It’s Trotter Time

January 23, 2010 by  
Filed under Its Trotter Time

“Each person has an equal opportunity, not to become equal, but to become different. To realize whatever unique potential of body, mind and spirit he or she possesses. Celebrate that fact!”

with Columnist Dicky Trotter

“I cook therefore I am.” I saw this on a bumper sticker once and fell in love with the quote. I have been cooking since I was a teenager and loved watching my Grandmother cook our family Christmas tradition brunch, Quail smothered in gravy.  Now some in the South say cooking is women’s work and men don’t know how to nor have the knack to cook well, but I disagree. I am about as big of a bubba as you will want to meet, a sophisticated bubba I admit, but bubba or bubber still the same. It’s kind of like saying men don’t eat quiche. Well hell, I do, and I don’t know many men that don’t.

I grew up hunting and fishing, and was taught that you never took anything from nature unless you intended to use it, so we ate a lot of wild game and fish. During my twenties and thirties which I jokingly call my retirement years, I would go hunting every Thursday afternoon with three old men. To tell the truth I hunted and fished almost every day, but Thursdays where special. They taught me everything I know and appreciate about nature and the out-of-doors.

These three old maids, as I referred to them, also taught me about the camaraderie of being with men, a lot about humor and how to be a sportsman. Every Thursday night we would cook and invite everyone around our farm for ten miles to come enjoy and take part in our bounty. This was my first experience in learning how to cook. Two of these men where excellent cooks. Bright Stevenson who owned three restaurants taught me a sort of gourmet style, while Billy Tolar the local game warden, taught me more of the traditional cooking-on-the-bank-of-the-creek style. The third one, Ducky, who owned the hardware store always did his part in cleaning the game and he taught me how to eat everything. From those years I wrote and published a cookbook called the “Art of Wildlife Cooking” that I marketed when I used to own the Southeastern Wildlife Expo. It was full of wild game, seafood and southern recipes. It also told many funny stories about my experiences with those three great friends.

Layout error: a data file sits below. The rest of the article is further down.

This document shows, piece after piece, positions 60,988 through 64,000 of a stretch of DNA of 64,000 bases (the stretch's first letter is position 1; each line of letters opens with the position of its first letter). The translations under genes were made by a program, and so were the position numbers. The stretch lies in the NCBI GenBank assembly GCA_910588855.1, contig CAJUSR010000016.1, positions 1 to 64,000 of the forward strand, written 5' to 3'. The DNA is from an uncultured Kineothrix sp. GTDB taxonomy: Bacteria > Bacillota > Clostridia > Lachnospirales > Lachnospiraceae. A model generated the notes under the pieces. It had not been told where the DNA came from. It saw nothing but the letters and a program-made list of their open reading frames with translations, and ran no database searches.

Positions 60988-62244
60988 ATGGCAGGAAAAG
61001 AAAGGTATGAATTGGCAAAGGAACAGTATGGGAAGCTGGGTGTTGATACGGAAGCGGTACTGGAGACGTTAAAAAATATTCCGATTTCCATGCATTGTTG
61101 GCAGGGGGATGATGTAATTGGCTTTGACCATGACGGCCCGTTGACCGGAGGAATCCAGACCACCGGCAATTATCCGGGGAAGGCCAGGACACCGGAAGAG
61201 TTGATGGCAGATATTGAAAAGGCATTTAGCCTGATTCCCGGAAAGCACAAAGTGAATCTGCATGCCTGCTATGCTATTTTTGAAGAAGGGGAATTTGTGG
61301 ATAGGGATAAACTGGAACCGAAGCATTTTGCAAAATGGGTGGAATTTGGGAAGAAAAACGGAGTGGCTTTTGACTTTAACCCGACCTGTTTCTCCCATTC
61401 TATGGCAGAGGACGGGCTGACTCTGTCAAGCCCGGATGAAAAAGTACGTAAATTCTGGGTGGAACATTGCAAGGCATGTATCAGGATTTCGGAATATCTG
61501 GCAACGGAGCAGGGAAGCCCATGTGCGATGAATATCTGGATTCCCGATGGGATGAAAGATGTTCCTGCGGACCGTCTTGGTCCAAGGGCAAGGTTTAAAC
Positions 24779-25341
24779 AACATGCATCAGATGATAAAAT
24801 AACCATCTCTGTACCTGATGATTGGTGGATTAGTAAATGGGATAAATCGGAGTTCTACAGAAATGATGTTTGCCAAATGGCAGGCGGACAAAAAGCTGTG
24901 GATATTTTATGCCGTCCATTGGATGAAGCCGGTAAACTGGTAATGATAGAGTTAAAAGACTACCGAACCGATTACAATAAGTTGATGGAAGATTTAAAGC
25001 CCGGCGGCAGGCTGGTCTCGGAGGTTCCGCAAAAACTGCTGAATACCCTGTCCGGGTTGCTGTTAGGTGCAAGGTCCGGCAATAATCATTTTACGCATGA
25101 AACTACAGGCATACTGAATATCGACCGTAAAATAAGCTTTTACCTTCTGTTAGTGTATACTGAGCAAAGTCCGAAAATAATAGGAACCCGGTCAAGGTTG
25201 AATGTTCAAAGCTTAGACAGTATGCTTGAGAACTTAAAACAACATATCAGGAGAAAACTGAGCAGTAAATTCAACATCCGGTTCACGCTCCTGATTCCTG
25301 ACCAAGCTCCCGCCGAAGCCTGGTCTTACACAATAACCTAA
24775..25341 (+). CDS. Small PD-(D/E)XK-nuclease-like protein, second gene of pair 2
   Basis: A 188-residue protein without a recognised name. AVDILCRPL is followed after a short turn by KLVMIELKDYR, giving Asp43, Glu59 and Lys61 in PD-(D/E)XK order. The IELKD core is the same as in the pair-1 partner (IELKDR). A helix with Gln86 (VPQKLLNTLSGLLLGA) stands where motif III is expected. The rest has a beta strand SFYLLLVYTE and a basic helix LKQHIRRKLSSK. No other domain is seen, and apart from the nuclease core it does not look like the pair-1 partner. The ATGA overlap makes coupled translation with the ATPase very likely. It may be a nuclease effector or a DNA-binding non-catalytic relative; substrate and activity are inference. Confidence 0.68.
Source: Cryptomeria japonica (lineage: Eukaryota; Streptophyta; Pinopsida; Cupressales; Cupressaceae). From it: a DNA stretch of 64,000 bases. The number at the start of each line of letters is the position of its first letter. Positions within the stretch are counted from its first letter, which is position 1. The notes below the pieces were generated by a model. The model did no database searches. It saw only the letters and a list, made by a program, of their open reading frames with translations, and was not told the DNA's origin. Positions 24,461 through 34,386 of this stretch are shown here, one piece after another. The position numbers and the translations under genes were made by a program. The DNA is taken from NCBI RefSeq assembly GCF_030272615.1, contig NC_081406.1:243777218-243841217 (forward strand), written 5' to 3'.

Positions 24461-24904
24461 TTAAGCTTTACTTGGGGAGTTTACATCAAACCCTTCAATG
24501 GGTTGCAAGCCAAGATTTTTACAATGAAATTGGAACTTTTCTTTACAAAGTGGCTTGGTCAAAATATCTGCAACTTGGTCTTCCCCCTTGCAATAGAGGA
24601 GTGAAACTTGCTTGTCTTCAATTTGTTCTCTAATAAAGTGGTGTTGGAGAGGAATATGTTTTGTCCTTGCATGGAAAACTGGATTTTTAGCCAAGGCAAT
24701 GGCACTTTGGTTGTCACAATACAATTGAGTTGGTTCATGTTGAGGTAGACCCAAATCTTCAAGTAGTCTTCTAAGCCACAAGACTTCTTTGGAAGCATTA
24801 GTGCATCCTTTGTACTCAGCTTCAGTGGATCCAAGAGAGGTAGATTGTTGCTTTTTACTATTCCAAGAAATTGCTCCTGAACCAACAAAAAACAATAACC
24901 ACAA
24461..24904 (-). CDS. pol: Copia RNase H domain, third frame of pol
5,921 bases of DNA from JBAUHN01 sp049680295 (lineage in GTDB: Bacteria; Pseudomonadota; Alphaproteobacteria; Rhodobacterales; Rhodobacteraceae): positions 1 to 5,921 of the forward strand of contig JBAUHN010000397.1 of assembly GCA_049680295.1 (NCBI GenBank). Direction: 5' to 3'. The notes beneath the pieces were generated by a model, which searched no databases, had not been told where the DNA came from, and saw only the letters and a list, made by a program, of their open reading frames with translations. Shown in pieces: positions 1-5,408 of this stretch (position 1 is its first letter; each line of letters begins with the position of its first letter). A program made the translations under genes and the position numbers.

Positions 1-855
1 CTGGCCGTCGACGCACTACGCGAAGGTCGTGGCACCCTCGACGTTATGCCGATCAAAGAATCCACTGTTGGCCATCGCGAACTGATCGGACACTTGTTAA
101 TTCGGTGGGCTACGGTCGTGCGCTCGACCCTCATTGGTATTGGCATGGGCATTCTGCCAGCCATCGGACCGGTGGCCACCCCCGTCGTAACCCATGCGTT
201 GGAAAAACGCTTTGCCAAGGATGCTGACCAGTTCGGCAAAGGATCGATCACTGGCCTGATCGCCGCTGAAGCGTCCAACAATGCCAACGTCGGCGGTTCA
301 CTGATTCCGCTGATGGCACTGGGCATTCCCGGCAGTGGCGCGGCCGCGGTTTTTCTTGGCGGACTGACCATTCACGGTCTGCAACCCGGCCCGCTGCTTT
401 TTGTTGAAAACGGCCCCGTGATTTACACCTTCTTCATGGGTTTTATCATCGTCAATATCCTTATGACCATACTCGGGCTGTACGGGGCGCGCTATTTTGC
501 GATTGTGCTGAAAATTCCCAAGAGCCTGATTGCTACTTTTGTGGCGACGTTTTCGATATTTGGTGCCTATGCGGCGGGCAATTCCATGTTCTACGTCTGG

In my thirties I got a wild hair and believed I needed to open a restaurant. By the way, Tybee has a number of good ones, but my father advised me from his experience to never do this type of venture. Well, I never took most of my father’s warnings very seriously, so I decided to work for a friend that owned a catering company first. I worked there for over a year, long enough to know I never wanted to work that hard in my life again. However I had the opportunity to work under a great C.I.A. chef who taught me what I called “sophisticated cookin.” Here is where I graduated to a whole other level, learning the five main sauces, European style cooking and cutting up veggies into little animals and flowers. Whoopie!

I never opened the restaurant and I know my father is smiling from up there glad at I listened to him one time, but I still cook as a hobby and love to have friends over – we have a dinner club that meets every month  – I trade recipes and cook with my chef buddies. Tybee’s a good place to explore this hobby with such great fresh seafood, local produce and friends to enjoy it with. Can’t think of any better way to share a bit of myself, and Tybee, but to give you a recipe.

Dicky’s Tomato Pie:
Great with anything, especially Shrimp and Grits

– 10 fresh basil leaves, chopped
– 2 Tomatoes,  (real mater sandwich tomatoes)
– 1 prebaked 9-inch deep dish pie crust
– 1 cup grated Kraft Four Cheeses
– 1 cup grated Kraft Sharp cheddar cheese
– 3 table spoons of fresh grated Parmesan Cheese
– 1 cup mayonnaise; salt and pepper to taste

Directions: (Preheat oven to 350 degrees)
Bake your pie crust. Place the tomatoes in a colander in the sink in 1 layer. Sprinkle with salt and allow to drain for 10 minutes or longer, if you don’t the pie will fall apart. Layer the tomato slices. Season with salt and pepper.  Put a piece of fresh basil on top of each tomato slice.  Combine the grated Sharp Cheddar and four cheeses and mayonnaise together. Sprinkle the Parmesan Cheese on top. Spread mixture on top of the tomatoes and bake for 30 minutes until lightly browned. To serve: cut into slices and serve warm.

There are many variations to this recipe. You can crumble bacon on top of the tomato slices, add onion, or cooked squash. Go wild and try something with your own taste buds.

J, Dicky

Dicky Trotter is a professional marketing consultant who owns Trotter Promotions. Contact him at 912-665-4488. Visit him on the web at:, or email him at

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